Most 2020 grads are desperate and applying for jobs that aren’t the right fit: Monster

Desperate times call for desperate measures and at a time when the U.S. is experiencing its worst unemployment rate since the Great Depression, no one knows that better than the class of 2020.

According to a new survey from job posting site Monster, a majority of new grads are quickly realizing the severity of today’s hiring picture and settling for any job they can get, even if it’s not a great fit.

“This is certainly a difficult time to be a college graduate,” Monster CEO Scott Gutz told Yahoo Finance’s YFi PM. “One of the interesting things that we found was about 55% of graduates were saying they are applying to jobs they know are not the right fit. There is a sense of desperation.”

Worse yet, Monster’s survey revealed that more than 75% of graduates said they’d be graduating with at least some level of student debt, with 35% saying that total exceeded $10,000. Gutz says that equation boils down to a heightened sense of settling for any job at any cost, even if it comes with a lower-than-ideal salary, which about half of all college grads said they’d be willing to accept.

University of Pennsylvania graduates (left to right) Anna Alvarado, Maggie Danaher, Ketaki Gujar, and Megan Spitzer watch Penn’s graduation ceremony as they sit on campus in Philadelphia, Pa. on May 18, 2020. Penn held a virtual graduation on Monday. (David Maialetti/The Philadelphia Inquirer via AP)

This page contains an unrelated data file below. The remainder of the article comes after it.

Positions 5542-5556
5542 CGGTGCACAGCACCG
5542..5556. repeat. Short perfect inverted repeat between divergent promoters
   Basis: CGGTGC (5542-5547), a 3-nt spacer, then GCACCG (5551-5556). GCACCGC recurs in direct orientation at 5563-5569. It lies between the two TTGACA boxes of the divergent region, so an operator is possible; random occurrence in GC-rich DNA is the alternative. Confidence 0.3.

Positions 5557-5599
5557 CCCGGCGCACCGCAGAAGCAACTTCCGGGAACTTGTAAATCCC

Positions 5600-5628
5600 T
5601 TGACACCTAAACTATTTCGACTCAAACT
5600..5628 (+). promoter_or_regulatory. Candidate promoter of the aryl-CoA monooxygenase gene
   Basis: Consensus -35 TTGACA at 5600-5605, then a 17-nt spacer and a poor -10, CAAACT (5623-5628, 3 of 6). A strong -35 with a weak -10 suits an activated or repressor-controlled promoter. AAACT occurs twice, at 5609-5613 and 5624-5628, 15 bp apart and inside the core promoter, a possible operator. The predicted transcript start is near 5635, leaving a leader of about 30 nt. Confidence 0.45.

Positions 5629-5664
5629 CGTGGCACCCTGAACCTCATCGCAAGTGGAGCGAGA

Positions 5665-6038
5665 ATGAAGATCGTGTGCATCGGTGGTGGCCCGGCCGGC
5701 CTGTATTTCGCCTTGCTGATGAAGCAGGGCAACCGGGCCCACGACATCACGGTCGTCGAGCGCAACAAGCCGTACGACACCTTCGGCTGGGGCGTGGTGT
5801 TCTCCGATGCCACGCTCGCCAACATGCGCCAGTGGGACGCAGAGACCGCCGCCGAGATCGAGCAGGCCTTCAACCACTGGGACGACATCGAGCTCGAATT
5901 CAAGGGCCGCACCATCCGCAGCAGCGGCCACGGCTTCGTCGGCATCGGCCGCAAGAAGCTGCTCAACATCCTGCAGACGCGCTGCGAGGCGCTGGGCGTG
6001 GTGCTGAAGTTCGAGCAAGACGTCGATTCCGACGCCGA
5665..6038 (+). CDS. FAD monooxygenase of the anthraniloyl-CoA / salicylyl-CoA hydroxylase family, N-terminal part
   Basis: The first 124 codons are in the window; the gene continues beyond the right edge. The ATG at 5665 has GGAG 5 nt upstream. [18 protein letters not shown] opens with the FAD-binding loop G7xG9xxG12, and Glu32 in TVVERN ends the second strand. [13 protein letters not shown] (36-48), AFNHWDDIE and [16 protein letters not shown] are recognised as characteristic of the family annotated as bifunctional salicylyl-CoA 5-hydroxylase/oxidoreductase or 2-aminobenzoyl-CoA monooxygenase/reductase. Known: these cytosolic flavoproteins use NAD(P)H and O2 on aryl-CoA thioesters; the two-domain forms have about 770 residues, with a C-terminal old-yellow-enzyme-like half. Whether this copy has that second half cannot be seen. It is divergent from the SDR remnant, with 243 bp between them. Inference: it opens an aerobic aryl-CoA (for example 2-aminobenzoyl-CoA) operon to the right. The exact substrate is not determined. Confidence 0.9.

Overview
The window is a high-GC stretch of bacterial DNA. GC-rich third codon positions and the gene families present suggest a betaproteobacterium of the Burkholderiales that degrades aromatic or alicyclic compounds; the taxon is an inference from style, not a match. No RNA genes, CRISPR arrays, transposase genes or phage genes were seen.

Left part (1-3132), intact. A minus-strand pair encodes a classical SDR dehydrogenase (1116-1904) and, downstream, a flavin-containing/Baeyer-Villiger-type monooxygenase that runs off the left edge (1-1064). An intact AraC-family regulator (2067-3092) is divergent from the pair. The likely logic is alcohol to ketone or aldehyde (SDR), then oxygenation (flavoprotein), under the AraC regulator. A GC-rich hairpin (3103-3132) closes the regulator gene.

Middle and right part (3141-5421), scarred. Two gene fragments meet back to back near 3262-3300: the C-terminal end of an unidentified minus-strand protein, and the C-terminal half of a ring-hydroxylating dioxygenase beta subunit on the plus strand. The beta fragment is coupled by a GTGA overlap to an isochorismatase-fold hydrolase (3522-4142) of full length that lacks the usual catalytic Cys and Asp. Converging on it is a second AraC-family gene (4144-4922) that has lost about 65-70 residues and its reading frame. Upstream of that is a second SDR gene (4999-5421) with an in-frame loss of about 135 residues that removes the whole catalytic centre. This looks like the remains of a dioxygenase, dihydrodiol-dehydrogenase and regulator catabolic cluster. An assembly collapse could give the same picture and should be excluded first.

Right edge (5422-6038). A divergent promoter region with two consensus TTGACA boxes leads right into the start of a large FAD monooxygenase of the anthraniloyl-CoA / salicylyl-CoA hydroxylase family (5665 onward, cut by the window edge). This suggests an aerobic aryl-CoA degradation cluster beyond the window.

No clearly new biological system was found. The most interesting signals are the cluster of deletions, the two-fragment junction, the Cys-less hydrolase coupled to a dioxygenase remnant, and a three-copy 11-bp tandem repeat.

“Those people are saying I am applying for a job, I know I’m not perfect [and] it’s not perfect for me, but I need to get something,” Gutz said.

Outside of the labor force’s newest entrants, things aren’t looking much better for the average worker either, with the unemployment rate expected to rise above 20% later this year. That job picture has led to a certain sense of stress for a lot of people lucky enough to maintain employment through the downturn, Gutz says.

“I think what we are definitely seeing is burnout with respect to work from home,” he said. “Roughly 51% of the people that we surveyed indicated they are now officially burned out.” On top of that, nearly half of workers said they didn’t plan to take vacation or time off out of fear of jeopardizing their position.

Overall, Monster says job postings and traffic for roles tied to tech have been impacted the least, with postings for software developers and network engineers showing strength. Optimistically, Gutz also noted a more recent uptick in job postings in hard hit services like hospitality and personal care.

Zack Guzman is the host of YFi PM as well as a senior writer and on-air reporter covering entrepreneurship, cannabis, startups, and breaking news at Yahoo Finance. Follow him on Twitter @zGuz.

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